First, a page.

Gagosian Quarterly

August 26, 2014

alexander calder: gouaches

While Alexander Calder is regarded as the originator of mobile art works, his works on paper exhibit a mastery of two-dimensional abstraction. With a show of his gouaches closing in the Davies Street, London gallery, Derek Blasberg celebrates some of the artist’s pieces that didn’t require a welding helmet.

Alexander Calder, Occident, 1975, gouache and ink on paper, 29 ½ × 43 ¾ inches (74.9 × 109.9 cm)

Alexander Calder, Occident, 1975, gouache and ink on paper, 29 ½ × 43 ¾ inches (74.9 × 109.9 cm)

Derek Blasberg

Derek Blasberg is a writer, editor, and New York Times best-selling author. In addition to being the executive editor of Gagosian Quarterly, he is the head of fashion and beauty for YouTube. He has been with Gagosian since 2014.

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Alexander Calder (1898–1976) once said, “I paint with shapes.” While the American artist is best known for his suspended abstract mobiles, it is his two-dimensional works of art that comprise two shows at Gagosian galleries in New York and London. (The New York show, at 980 Madison Avenue, runs May 8–June 14; the London show, at 17–19 Davies Street, runs June 10–August 29.)

Focusing on works done in gouache on paper, which was Calder’s preferred two-dimensional medium, the exhibitions will feature works from the 1940s as well as larger-scale works Calder created at the end of his life. At the time of their creation, Calder was splitting his time between homes in the United States and France. According to Millicent Wilner, who organized the Gagosian shows, “the influence of Calder’s contemporaries can be seen in the gouaches as he delved further into modernism and abstraction. We see the simplicity of colors coming from Mondrian, the playfulness of form from Miró, who was a great friend of Calder’s, as well as traces of Surrealism in a number of works.”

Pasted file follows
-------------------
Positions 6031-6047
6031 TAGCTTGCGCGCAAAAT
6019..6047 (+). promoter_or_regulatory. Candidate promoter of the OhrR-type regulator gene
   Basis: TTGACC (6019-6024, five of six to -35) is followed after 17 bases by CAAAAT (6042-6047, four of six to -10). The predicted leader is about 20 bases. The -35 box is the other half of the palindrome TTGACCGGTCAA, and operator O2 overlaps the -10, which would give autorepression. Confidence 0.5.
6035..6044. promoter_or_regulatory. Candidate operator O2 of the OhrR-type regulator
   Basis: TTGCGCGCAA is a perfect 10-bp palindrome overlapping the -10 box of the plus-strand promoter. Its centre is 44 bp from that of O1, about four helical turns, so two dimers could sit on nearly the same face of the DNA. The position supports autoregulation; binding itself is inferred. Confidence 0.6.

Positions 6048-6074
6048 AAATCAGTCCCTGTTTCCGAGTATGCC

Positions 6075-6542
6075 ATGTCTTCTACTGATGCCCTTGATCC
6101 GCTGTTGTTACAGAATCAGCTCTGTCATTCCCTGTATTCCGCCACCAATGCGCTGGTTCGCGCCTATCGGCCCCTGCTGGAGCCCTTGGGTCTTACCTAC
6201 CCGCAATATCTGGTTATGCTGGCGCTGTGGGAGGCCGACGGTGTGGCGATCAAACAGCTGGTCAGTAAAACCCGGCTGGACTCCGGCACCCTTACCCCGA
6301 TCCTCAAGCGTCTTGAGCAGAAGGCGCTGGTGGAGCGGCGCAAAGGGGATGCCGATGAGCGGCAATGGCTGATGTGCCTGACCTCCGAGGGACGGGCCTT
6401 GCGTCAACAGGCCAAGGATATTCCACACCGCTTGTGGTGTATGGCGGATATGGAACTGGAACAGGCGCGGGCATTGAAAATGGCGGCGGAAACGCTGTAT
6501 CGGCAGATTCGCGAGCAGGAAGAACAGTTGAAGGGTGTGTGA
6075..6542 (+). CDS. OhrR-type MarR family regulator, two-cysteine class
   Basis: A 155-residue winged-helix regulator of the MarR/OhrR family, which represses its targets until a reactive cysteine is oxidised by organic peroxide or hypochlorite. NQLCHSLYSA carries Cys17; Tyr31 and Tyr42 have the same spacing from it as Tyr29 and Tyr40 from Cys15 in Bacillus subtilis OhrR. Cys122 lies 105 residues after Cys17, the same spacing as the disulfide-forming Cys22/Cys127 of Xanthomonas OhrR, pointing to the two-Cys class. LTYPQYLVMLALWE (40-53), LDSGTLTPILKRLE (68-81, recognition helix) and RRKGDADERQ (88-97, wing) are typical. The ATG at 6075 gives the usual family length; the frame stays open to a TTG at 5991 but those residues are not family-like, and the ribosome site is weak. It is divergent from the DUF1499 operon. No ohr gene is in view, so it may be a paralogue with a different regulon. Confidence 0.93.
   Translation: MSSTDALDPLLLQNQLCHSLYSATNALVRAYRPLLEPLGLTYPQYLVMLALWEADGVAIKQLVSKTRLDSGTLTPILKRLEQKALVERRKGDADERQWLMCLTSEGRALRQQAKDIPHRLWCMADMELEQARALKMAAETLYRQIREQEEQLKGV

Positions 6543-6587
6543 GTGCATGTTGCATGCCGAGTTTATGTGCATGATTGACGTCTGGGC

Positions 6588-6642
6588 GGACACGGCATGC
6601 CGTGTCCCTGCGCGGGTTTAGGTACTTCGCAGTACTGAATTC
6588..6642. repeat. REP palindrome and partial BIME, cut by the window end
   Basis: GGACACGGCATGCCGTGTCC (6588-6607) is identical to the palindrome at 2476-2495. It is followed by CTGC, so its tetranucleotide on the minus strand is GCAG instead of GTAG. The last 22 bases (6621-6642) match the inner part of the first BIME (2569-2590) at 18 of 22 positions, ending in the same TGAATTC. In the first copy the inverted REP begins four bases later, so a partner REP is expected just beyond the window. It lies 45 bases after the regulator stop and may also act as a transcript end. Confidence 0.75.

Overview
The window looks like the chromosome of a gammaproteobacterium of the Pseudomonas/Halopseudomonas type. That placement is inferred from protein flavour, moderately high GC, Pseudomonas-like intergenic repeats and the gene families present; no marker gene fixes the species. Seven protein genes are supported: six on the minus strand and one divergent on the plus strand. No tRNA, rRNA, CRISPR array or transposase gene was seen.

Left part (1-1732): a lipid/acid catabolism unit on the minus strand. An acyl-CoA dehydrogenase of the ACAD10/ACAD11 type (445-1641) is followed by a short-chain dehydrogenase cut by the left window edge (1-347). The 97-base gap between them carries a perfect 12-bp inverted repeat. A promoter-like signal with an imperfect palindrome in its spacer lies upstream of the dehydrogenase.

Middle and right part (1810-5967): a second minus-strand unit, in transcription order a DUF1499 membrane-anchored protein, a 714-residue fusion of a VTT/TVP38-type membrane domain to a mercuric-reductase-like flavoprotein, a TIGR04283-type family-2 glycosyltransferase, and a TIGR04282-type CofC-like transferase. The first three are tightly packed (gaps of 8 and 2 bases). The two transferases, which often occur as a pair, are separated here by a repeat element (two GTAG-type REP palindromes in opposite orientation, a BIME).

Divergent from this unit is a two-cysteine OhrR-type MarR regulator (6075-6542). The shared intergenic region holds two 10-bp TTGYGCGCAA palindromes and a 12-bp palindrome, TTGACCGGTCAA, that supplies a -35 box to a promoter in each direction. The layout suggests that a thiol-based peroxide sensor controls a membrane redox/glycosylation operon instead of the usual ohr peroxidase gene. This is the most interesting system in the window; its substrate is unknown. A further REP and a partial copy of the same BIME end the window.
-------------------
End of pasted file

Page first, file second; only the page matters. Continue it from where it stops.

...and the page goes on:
Alexander Calder: Gouaches

Alexander Calder, Untitled (Costume Design for Mêtaboles) VIII, 1969, gouache and ink on paper, 15 ⅜ × 11 ½ inches (39.1 × 29.2 cm)

The works in both exhibitions lend an insight into Calder’s working method, showing us not only how the artist came to create the mobiles and sculptures that have become synonymous with his name, but also how simple silhouettes informed his artistic vocabulary. While some of the works relate to completed and uncompleted structures, the gouaches exist as works of art in their own right. “They are perfect two-dimensional representations of Calder’s creative focus. His concern with primary color, abstraction, motion, and playfulness is evident,” says Wilner.

“The gouaches allowed him a much quicker, freer method of creation,” she observes. An integral part of Calder’s diverse and prolific oeuvre, these works reflect the ease with which the artist approached his creative process.

All artwork by © 2014 Calder Foundation, New York/Artists Rights Society (ARS), New York

Alexander Calder, Flying Dragon, 1975, installation view, Place Vendôme, Paris © 2021 Calder Foundation, New York/Artists Rights Society (ARS), New York. Photo: Thomas Lannes

Behind the Art
Alexander Calder: Flying Dragon